The Effects of Cover Crops on Runoff, Erosion, and Off-Site N and P Transport

Author(s): Spencer, D.; Krutz, J.; Locke, M.; Henry, B.; Golden, B.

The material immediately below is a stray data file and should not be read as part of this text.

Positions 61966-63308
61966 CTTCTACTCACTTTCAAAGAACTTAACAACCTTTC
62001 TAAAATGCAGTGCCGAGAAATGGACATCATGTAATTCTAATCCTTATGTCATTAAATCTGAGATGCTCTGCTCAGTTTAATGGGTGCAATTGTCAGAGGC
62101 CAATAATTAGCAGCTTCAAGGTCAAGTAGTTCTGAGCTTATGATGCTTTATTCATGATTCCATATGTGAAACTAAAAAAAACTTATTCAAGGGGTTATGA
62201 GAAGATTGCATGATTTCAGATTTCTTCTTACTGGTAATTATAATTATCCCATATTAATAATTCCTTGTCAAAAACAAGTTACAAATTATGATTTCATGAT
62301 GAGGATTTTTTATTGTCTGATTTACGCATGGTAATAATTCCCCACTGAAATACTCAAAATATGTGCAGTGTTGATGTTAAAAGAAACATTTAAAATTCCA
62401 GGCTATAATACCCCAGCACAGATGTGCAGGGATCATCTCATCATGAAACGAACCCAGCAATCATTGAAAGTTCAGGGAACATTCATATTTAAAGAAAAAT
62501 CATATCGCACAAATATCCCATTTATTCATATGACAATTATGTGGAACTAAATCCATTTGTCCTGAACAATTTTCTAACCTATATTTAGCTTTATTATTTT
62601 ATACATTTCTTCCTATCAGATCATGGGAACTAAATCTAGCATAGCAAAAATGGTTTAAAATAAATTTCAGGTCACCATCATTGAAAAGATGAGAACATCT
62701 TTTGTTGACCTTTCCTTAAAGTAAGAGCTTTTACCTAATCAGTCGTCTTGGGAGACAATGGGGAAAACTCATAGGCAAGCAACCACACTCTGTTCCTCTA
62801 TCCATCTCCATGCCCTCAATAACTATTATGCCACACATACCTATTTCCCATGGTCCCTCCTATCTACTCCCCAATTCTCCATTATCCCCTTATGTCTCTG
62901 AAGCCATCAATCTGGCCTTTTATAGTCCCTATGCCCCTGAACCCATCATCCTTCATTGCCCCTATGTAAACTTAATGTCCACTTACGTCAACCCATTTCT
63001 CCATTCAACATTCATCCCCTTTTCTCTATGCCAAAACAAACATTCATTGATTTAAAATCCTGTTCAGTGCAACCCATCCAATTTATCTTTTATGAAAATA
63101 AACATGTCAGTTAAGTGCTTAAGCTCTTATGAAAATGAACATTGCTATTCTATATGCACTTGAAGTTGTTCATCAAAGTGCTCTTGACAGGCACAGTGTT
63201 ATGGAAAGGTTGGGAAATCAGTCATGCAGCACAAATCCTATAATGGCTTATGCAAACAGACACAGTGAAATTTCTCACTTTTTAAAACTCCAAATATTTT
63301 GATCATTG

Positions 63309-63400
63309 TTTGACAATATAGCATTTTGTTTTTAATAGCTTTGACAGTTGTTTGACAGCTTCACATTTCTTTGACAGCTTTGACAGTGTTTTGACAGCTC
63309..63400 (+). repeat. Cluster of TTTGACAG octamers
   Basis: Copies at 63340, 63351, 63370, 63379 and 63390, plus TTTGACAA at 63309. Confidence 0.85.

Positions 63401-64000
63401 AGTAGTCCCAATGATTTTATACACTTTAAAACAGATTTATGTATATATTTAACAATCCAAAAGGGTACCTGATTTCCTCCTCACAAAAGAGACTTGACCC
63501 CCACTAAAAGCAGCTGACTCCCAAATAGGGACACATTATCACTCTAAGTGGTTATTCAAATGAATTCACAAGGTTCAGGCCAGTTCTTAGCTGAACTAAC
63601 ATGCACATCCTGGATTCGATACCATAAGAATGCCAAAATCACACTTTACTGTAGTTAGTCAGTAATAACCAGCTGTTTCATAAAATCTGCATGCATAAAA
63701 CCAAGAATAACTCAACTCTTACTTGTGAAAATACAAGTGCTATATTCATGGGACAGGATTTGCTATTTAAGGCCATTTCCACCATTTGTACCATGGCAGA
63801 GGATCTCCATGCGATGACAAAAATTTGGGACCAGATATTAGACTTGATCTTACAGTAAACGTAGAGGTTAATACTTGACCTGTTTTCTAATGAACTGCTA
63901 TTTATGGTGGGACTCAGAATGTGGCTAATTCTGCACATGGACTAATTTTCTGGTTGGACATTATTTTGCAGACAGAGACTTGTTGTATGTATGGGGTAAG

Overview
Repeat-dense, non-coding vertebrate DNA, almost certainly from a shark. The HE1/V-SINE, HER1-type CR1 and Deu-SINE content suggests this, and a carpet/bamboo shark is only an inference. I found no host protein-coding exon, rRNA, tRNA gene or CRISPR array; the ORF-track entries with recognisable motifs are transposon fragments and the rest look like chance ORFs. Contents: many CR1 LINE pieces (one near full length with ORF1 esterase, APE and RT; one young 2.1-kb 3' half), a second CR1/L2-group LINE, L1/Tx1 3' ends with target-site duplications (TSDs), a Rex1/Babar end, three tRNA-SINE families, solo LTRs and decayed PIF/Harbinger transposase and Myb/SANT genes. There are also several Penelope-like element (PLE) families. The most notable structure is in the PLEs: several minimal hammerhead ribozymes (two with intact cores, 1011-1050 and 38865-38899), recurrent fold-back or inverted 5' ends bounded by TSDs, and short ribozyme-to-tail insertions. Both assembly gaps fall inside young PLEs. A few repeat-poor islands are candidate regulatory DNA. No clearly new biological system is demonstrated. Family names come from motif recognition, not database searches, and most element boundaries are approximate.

There has been increasing interest in incorporating cover crops into production systems in the Midsouthern United States. Studies were established in Stoneville, MS to determine the effects of four cover crops on water use efficiency, runoff, erosion, and off-site N and P transport in a continuous corn production system. Treatments consisted of a reduced till/no cover (RTNC) as a control, reduced tillage with cereal rye (CR) (Secale cereal L.), reduced tillage with Austrian winter pea (AP) (Pisum sativum L.), reduced tillage with tillage radish (TR) (Raphanus sativus L.), reduced tillage with crimson clover (CC) (Trifolium incarnatum L.), and no till/no cover (NTNC). A portable rainfall simulator was used to simulate precipitation and the resulting runoff was captured from each plot to determine flow, sediment load, and N and P transport. Austrian pea increased infiltration by 24.7% relative to the RTNC plots. CR resulted in higher amounts of PO4 and total Kjeldahl nitrogen (TKN) in the runoff water than the control and higher amounts of NH4 than all other treatments except the RTNC. Also, furrows which received equipment tire traffic had lower amounts of NH4 and TKN than furrows not receiving tire traffic. Lastly, corn grain yield was 40 and 45% lower in the AP and CR plots, respectively, than the RTNC control. These results indicate that there is potential for some cover crops to improve infiltration in the Mid-south, however, more research is required to understand the effects on corn grain yield and nutrient transport.

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